Why Seminary? Exhibit A: Joel Osteen

Instead of making my case by argument, I’d like to simply present some evidence and then let you, the reader, come to your own verdict.

Bestselling author Joel Osteen is the preaching pastor of one of the biggest churches in America. There are regularly over 40,000 attendees who pitch up to hear his sermons. This is quite a responsibility. Especially considering Hebrews 13:17, which warns that pastors will give an account for each soul in their flock and the injunction in James 3:1 that Bible teachers will incur a stricter judgment.

 

The question of whether seminary is necessary is one that perennially resurfaces among those who sense the urgency of the need to preach and feel compelled to dive right in, but also understand the benefit of thorough training, and want guidance about the balance.

Some noteworthy articles I’ve read recently include, Is Seminary Really Necessary?and People Are Going to Hell. Do I Really Need Seminary Training? and a podcast discussion between Mark Dever and CJ Mahaney on the topic.

A few years ago I posted a three-part miniseries comparing the training and competence of three preachers with varying degrees of seminary degrees, namely Joel Osteen, Charles Spurgeon, and John MacArthur. I’d like to re-run the series in my Monday slot here on the CGate to hopefully provoke more thought and discussion around this important question. Instead of making my case by argument, I’d like to simply present some evidence and then let you, the reader, come to your own verdict.

Let’s start with Exhibit A: Joel Osteen

Any pastor who regularly addresses even a handful of souls from God’s word knows the burden of wanting to be faithful to communicating accurately what God has said to his people. Every preacher feels the weight of Paul’s injunction,

Do your best to present yourself to God as one approved, a worker who has no need to be ashamed, rightly handling the word of truth” (2 Tim 2:15).

This is why seminaries offer four year degrees that cover Greek and Hebrew, Theology and Counseling, Preaching and Pastoral Care. The more training preachers get the better.

Now, I agree that formal theological training at seminary level is not a biblical prerequisite for being a preacher of God’s word. The Apostle Peter, for instance, had no MDiv degree hanging on his office wall. But I’m sure we all agree that his 24/7 intensive, three year internship with Jesus was, um …adequate preparation. But if an excellent theological education is available to you, there is wisdom in being a good steward of that opportunity.

Should you eschew a formal course of training, and rely instead on your gift of the gab, you may end up being outed as a theological neophyte on global TV, like Joel Osteen.

Bestselling author Joel Osteen is the preaching pastor of one of the biggest churches in America. There are regularly over 40,000 attendees who pitch up to hear his sermons. This is quite a responsibility. Especially considering Hebrews 13:17which warns that pastors will give an account for each soul in their flock and the injunction in James 3:1 that Bible teachers will incur a stricter judgment.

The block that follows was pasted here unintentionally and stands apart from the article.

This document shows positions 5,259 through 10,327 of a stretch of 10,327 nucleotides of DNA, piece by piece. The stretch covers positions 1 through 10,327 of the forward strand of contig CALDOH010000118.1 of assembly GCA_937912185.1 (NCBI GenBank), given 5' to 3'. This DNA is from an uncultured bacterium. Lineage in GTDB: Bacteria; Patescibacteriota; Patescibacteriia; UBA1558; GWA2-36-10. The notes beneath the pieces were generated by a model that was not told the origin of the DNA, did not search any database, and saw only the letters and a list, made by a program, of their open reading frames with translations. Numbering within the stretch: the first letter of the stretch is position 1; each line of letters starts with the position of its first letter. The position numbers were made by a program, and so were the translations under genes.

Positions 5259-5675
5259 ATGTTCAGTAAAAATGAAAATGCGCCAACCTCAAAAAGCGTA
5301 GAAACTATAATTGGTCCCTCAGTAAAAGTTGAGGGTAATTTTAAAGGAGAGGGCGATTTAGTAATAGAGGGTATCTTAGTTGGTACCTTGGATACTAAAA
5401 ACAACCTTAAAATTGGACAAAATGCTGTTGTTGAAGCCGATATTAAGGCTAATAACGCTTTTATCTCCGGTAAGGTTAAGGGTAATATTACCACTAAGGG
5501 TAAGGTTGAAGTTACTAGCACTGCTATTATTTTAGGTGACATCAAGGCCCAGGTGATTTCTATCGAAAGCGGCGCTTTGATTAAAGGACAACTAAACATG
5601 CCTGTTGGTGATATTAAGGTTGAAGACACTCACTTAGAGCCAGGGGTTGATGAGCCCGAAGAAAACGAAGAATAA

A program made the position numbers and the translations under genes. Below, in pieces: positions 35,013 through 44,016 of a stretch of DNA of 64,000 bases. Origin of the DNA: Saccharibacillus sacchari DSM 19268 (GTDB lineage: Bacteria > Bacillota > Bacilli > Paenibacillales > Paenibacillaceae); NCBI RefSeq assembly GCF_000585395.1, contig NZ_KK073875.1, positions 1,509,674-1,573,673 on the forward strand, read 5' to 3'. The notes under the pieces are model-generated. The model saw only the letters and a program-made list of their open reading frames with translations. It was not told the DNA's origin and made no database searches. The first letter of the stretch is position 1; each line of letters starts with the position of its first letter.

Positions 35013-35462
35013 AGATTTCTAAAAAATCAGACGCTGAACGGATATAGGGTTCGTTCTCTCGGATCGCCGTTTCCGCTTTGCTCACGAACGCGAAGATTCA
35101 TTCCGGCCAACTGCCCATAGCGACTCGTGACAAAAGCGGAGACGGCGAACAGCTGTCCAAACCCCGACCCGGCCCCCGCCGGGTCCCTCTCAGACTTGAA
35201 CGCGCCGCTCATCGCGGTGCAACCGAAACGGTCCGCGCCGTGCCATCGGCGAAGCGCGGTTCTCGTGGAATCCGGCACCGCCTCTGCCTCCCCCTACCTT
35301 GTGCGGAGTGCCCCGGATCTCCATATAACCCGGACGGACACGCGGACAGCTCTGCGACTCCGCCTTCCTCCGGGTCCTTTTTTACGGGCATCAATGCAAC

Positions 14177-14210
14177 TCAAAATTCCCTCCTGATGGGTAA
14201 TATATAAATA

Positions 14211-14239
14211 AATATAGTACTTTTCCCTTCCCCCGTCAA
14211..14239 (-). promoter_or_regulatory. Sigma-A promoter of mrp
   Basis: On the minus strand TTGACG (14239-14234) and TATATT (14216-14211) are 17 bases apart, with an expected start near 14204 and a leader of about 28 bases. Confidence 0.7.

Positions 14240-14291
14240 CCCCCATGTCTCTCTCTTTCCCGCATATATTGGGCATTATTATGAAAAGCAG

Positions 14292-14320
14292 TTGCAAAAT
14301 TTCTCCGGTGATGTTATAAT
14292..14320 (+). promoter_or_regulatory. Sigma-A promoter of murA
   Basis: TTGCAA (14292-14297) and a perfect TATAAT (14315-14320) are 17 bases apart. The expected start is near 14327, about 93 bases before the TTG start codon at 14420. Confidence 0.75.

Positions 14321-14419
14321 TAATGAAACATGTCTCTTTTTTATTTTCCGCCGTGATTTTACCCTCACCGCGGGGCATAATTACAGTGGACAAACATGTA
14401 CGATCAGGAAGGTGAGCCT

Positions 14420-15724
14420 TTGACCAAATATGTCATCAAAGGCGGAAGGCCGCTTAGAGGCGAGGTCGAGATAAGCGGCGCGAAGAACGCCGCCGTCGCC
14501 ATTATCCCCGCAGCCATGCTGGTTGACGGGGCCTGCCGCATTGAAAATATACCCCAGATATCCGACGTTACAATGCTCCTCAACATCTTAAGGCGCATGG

And I’m not even referring to the 20 million who plug into the televised programming in over 100 countries each month, nor the touring success of sold-out stadiums that hold 60,000 fans (at $10 a ticket).

But when he was interviewed on the Larry King Live show, the result of being ill-prepared for ministry was painfully obvious. I feel for him as Larry grills him on this sensitive topic.

KING: Where were you ordained?

OSTEEN: I was ordained from the church there, Lakewood, under my dad’s ministry.

KING: So you didn’t go to seminary?

OSTEEN: No, sir, I didn’t.

KING: They can just make you a minister?

OSTEEN: You can, you can.

KING: That’s kind of an easy way in.

… [then Larry turned up the heat; I italicized the repeated phrase that makes my point] …

KING: …we’ve had ministers on who said, your record don’t count. You either believe in Christ or you don’t. If you believe in Christ, you are, you are going to heaven. And if you don’t no matter what you’ve done in your life, you ain’t.

OSTEEN: Yeah, I don’t know. There’s probably a balance between. I believe you have to know Christ. But I think that if you know Christ, if you’re a believer in God, you’re going to have some good works. I think it’s a cop-out to say I’m a Christian but I don’t ever do anything …

KING: What if you’re Jewish or Muslim, you don’t accept Christ at all?

OSTEEN: You know, I’m very careful about saying who would and wouldn’t go to heaven. I don’t know …

KING: If you believe you have to believe in Christ? They’re wrong, aren’t they?

OSTEEN: Well, I don’t know if I believe they’re wrong. I believe here’s what the Bible teaches and from the Christian faith this is what I believe. But I just think that only God will judge a person’s heart. I spent a lot of time in India with my father. I don’t know all about their religion. But I know they love God. And I don’t know. I’ve seen their sincerity. So I don’t know. I know for me, and what the Bible teaches, I want to have a relationship with Jesus.

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